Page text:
The Gap Between Altria and Philip Morris International

The United States dollar is performing exceptionally well against the Euro and Japanese Yen in particular, and other global currencies in general, as unease about Greece and other maladies throughout the rest of the world has pushed the U.S. dollar to highs not seen since the aftermath of the 9/11 terrorist attacks. A result is that there are huge disparities in the earnings per share figures of certain companies, depending on whether or not they generate a significant percentage of profits overseas.

Take something like Altria, for example. All of its profits are generated in U.S. dollars. That was part of the terms of the Philip Morris International spinoff in 2008. Altria owns a 27.3% stake in SABMiller, and the beer giant generates profits across the globe, although the payment to Altria is largely unaffected by currency fluctuations on this (it would amount to less than $50 million per year on an ongoing basis.)

When you see that Altria is on pace to make $2.70 per share in profits this year, what you see is what you get. That is an accurate reflection of the fundamentals at the company. The current price of $51 per share puts the valuation at 19x the estimated earnings for 2015.

I think that is on the high side. After getting ungodly cheap during the litigation and master settlement years–seriously, the old Philip Morris traded at 7x earnings in 2000, so that an investor that got into the stock back then would be collecting a 22% yield-on-cost from Altria, plus you’d have shares of Philip Morris International, Mondelez, and Kraft-Heinz.

But in the days since then, Altria has typically traded at a valuation of 13-16x earnings. I find that historical valuation a fair risk-adjusted marking, because Altria should trade at a lower P/E ratio than something like Colgate-Palmolive. The market for the current offering of Altria’s products shrinks by 3.5% per year, while Colgate’s potential market grows by 2.5% in the United States and almost 4% globally. That needs to be reflected in the valuation–taxes and prohibitions on smoking are on the risk, and fewer people are doing it, and so the stock shouldn’t get valued like it’s Procter & Gamble.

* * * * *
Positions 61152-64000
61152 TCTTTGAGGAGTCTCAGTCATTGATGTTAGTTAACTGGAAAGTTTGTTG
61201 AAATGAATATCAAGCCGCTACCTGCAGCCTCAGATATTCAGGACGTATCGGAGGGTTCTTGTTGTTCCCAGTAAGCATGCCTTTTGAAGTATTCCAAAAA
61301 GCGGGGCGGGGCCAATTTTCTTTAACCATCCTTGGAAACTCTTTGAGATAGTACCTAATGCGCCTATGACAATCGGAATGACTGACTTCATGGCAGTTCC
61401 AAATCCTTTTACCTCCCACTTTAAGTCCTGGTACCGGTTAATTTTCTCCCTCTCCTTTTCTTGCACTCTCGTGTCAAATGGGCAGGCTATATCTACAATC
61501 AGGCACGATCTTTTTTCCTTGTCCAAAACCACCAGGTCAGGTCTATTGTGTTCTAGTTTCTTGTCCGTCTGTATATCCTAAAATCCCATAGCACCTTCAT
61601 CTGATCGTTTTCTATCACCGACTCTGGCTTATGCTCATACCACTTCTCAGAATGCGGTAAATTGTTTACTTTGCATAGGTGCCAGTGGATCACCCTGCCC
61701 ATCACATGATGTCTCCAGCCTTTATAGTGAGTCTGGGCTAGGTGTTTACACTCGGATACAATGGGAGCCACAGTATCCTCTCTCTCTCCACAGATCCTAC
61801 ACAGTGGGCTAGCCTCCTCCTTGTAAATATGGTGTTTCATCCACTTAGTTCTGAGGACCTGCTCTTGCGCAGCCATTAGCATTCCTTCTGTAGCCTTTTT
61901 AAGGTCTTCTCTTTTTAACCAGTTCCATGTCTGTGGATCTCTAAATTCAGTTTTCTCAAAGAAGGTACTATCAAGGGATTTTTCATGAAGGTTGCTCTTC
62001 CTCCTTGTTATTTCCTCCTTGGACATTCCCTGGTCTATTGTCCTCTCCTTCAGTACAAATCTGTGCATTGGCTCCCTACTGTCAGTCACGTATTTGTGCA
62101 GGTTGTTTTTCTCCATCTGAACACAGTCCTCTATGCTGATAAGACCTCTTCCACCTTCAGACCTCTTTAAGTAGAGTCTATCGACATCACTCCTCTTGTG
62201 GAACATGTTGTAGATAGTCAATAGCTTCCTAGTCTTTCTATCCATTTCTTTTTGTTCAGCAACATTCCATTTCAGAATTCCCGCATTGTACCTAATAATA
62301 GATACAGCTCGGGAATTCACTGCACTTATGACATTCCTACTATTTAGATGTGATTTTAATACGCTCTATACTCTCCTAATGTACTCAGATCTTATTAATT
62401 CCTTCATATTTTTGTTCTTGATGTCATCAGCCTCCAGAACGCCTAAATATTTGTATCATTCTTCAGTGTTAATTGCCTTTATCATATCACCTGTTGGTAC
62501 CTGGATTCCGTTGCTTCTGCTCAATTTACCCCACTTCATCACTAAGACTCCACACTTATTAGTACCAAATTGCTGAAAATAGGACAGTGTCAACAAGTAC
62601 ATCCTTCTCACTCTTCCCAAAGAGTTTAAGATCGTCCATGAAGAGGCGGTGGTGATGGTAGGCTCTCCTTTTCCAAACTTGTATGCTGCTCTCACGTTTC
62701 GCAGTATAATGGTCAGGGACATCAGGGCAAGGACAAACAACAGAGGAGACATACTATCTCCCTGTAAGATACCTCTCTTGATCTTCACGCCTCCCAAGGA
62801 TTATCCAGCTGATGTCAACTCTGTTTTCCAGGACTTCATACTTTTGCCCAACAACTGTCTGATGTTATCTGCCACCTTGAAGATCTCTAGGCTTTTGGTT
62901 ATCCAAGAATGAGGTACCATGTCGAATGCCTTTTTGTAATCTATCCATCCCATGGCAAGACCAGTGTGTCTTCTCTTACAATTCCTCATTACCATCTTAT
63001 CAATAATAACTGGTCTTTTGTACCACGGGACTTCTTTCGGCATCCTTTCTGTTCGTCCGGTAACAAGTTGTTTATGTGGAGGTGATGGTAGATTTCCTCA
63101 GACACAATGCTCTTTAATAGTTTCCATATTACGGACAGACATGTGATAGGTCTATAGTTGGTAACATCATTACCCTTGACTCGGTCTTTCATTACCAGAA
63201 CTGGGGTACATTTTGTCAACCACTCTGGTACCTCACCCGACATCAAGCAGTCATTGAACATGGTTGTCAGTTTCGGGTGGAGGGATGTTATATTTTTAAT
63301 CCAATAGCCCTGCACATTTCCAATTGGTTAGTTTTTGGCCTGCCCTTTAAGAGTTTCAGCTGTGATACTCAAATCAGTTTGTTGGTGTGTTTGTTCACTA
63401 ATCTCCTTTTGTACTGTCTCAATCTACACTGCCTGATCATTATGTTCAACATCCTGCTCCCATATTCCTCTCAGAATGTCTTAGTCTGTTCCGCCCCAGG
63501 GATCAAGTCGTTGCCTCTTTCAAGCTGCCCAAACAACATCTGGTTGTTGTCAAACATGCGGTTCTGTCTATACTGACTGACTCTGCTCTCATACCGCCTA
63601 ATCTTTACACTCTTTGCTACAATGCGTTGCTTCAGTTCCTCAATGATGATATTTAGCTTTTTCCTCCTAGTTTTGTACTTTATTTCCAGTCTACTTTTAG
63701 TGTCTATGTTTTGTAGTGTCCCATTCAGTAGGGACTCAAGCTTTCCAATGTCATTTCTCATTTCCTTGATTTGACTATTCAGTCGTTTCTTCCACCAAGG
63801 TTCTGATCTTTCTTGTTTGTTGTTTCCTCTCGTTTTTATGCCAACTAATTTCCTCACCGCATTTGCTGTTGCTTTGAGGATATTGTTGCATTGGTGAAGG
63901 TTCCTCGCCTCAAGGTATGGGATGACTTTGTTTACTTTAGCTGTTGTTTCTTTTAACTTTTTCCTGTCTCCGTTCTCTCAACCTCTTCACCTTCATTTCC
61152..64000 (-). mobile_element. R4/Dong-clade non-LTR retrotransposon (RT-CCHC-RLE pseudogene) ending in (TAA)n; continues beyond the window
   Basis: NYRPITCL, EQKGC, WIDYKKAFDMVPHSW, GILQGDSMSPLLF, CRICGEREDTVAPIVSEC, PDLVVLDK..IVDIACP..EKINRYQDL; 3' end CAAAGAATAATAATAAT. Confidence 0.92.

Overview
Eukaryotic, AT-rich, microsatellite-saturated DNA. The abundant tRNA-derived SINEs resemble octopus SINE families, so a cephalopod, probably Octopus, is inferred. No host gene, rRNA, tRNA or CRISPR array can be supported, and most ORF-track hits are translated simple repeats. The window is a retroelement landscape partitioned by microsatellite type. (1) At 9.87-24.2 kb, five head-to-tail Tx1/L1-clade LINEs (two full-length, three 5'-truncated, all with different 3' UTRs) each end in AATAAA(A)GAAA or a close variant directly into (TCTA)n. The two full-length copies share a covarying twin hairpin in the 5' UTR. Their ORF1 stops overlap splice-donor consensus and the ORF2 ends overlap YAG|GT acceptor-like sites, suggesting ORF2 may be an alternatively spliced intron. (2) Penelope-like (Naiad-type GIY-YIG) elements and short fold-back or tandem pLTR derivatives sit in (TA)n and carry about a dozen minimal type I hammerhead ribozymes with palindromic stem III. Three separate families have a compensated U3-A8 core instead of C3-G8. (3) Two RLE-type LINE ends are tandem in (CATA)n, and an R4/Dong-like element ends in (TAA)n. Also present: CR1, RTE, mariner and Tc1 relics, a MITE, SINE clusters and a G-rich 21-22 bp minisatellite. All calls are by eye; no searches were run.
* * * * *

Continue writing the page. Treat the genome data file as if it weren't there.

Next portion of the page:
The reason why Altria has historically done so well is that buying a stock at 13x earnings that grows at 8-10% and pays a 6% dividend works out really well when you reinvest. When the valuation is 19x earnings and the dividend yield is 4%, you are losing a significant part of what made the stock such a strong performer in the first place.

Compare the Altria situation to the present circumstances at Philip Morris International. Since the 2008 spinoff, cigarette shipments have actually increased slightly. You have countries like the Philippines where only out of every ten women will marry a man who is not a smoker on his wedding day. Even after marriage, six out of ten Filipino men continue smoking. Philip Morris makes money in all these countries–just about everywhere except the United States–where the cultural norms and regulations are significantly more lax than the United States. Although certain developed countries, notably England and Australia, have become stringent, the general market for Philip Morris International is much looser from a regulatory standpoint.

And because Philip Morris International makes all of its profits outside the United States, it is 100% subject to exchange effects when euros, pounds, rubles, and yen are converted into U.S. dollars. People see thc $4 dividend payment and the $4.40 in reported profits and get worried, or they look to the $82 per share price tag and conclude that the stock might be overvalued because it is trading at 19x earnings.

But the 19x earnings valuation that you see with Philip Morris International is not identical to the 19x earnings valuation that you see with Altria. If you adjust for the negative effects of the currency translation, Philip Morris International is really making $5.50 per share in profits. That’s a “real” dividend payout ratio of 72% rather than 90%, and the P/E ratio is 14.9x earnings. Rather than being overpriced, the current valuation of the stock is at that place where you’re getting a fair deal.

Any way I run the numbers, Philip Morris International should outperform Altria in the coming years. It has a higher earnings per share growth rate. Its core market has slowly expanded, while Altria’s continues to contract. It is trading at a more favorable valuation once you adjust for the currency effects. It has less regulatory and social encumbrances on its business model. The payout ratio is lower on a currency-adjusted basis. And the dividend yield is higher. It’s a classic example of reported numbers telling a different story than actual economic reality.